The following notation is used through out the chapter on Belli:
A= Sectional area of belt (square inches;)
= th. b = Width of belt (inches). F=Force of Iriction at pulley rim (lbs,'. h =Thicknessof bell (inches) u = Coefficient of friction. N = Number of revolutions of pulley per n=Fraction of circumferenc of pulley embraced by bell. P = Driving force at pulley rim (lbs.) = F.
R= Radius of pulley (feet).
r = Radius of pulley (inches).
T = Initial tension (lbs.).
Tn=Total tension on light aide (lbs.).
To = Total tension on slack side (lbs).
t = Working tension of belt ( lbs, per square inch).
V = Velocity of belt (feet per minute).
w = Weight of belt per cubic inch (lbs).
z = Factor due to contrifugal force.
When a belt is stretched over a pair of pulleys, is cut off at the proper length, and is laced together into an end. less hand, it is evident that as long as the belt is at rest there is a nearly uniform tension in it throughout its length, due to the tightness with which the lacing is drawn up. If the distance between the. pulleys is considerable, the weight of the belt itself as it hangs between the pulleys will produce a slightly greater tension next to the pulleys than exists in the middle of the span. This increase of tension due to the weight of the belt would make but little difference in the unit-stress in the material of which the belt is made; hence it may safely be assumed that the tension in the belt when at rest is uniform throughout its entire length.
When we start to transmit power through the belt by turning one of the pulleys, thereby driving the other pulley the condition of stress in the belt is at once materially changed. As the belt is in flexible member, we can transmit only a pull to the other pulley, thereby turning it around, the push which is at the same time given to the other side of the belt merely acting to make the belt sag or become slack. Hence the immediate effect of starting motion in a belt is to change the condition of equal tension through-out its length, to that of unequal tension in the two sides. The driving side is tight, while the other is loose, the former having gained as much tension as the latter has lost, and the sum of the two being practically equal to the sum of the tensions in the two sides of the belt when at rest. This is not strictly true, as will be shown later; but it is sufficiently accurate to form a good basis for the practical design, at least of slow-speed belts.
This condition of tight and slack sides is made possible by the fact that the belt, in being wrapped around the pulleys under tension, has friction on their surfaces. Thus, we can pull hard on one side without slipping the belt around the pulleys, but could not do this if the pulleys were perfectly smooth or frictionless, for in that case the slightest pull on one side would slip the belt around the pulleys. In fact, it would be impossible to produce any pull by means of the driving pulley, for the pulley would merely slip around inside the belt.
The amount of pull we can apply to the belt is therefore limited by the tension at which the belt slips around the pulley. Moreover, since the force of friction between the belt and pulley is dependent upon the normal force with which the belt is pressed against the pulley, and the coefficient of friction between the two, it is evident that the tighter the belt is laced up, and the rougher the surfaces of the pulley and belt, the greater is the force that can be transmitted through the belt. This leads to the conclusion that it would be possible to transmit any amount of power through any belt however small, if the belt were only laced up tight enough.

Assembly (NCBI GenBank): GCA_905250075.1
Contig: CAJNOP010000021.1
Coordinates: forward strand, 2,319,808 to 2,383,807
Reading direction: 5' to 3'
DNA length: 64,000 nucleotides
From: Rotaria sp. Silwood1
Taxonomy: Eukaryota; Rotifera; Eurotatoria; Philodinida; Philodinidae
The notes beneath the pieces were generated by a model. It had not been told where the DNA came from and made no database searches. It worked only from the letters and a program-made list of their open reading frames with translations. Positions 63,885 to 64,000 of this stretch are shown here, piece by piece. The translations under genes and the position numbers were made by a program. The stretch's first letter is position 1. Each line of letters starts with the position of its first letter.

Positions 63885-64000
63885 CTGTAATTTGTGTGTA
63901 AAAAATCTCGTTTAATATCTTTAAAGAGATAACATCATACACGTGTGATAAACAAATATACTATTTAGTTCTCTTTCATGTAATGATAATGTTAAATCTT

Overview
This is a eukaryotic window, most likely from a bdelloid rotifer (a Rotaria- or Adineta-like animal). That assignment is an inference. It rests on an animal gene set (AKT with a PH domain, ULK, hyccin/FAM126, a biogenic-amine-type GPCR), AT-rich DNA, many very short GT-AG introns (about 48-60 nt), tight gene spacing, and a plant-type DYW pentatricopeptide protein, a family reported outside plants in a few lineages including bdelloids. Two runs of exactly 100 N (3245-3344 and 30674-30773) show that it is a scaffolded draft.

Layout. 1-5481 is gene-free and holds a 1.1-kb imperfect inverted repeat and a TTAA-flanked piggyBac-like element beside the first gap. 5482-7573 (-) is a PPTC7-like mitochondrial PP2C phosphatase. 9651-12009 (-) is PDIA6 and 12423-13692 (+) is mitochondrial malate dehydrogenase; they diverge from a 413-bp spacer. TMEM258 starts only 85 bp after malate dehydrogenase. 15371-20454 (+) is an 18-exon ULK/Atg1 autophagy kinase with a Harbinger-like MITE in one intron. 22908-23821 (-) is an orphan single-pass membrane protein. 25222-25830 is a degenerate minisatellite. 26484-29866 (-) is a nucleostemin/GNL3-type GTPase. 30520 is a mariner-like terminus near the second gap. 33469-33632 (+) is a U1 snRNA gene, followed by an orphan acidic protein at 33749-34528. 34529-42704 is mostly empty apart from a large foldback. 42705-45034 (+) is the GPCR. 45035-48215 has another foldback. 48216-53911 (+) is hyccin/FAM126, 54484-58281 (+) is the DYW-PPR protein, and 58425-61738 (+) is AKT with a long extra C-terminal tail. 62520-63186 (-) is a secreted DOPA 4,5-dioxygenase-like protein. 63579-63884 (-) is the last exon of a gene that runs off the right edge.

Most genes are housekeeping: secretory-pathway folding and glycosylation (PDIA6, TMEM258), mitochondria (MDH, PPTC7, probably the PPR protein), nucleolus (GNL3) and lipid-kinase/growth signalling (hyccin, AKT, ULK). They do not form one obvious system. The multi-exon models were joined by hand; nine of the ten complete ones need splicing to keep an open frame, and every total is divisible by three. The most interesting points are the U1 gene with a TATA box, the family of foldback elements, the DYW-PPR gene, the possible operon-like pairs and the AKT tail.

This conclusion is literally true; but the important fact now comes in, that the strength of the material of which the belt is made is limited, and while theoretically we might be able to accomplish the above, it would be impossible to do so in practice, for at a certain point the belt would break under the strain. Other practical considerations also come in, which fix this limit of power transmission at a point far below the breaking strength of the material.
The complete analysis is not quite as simple as the above, especially for high-speed belts. When the driving side of the belt becomes tight, it stretches and grows longer; and at the same time the other side of the belt becomes slack and grows shorter. But it is not true that the increase in the one side is the same as the decrease in the other, and this fact produces the condition that the sum of the tensions in motion is not quite the same as the sum of the tensions at rest.
Again, when the belt, as it passes around the pulley, changes its straight-line direction to circular motion, each particle of the belt - like a body whirling at the end of a cord about a center of rotation - tends by centrifugal force to fly away from the surface of the pulley, thereby decreasing the normal pressure, and hence the friction. This centrifugal force also changes somewhat the tensions in the belt between the pulleys. As the centrifugal force increases in proportion to the square of the linear velocity, it is evident that the effect is greater at high speeds than at moderate or low speeds.
A further circumstance that affects the driving power of a belt is the stiffness of the leather or other material of which the belt is made. As it passes around the pulley, the belt is bent to conform to the circumference of the pulley, and is again straightened out as it leaves the pulley. Hence the theoretically perfect action is modified somewhat according to the sharpness of the bending and the thickness or flexibility of the belt; in other words, a small pulley carrying a thick -belt would be the worst case for successful calculation on a theoretical basis.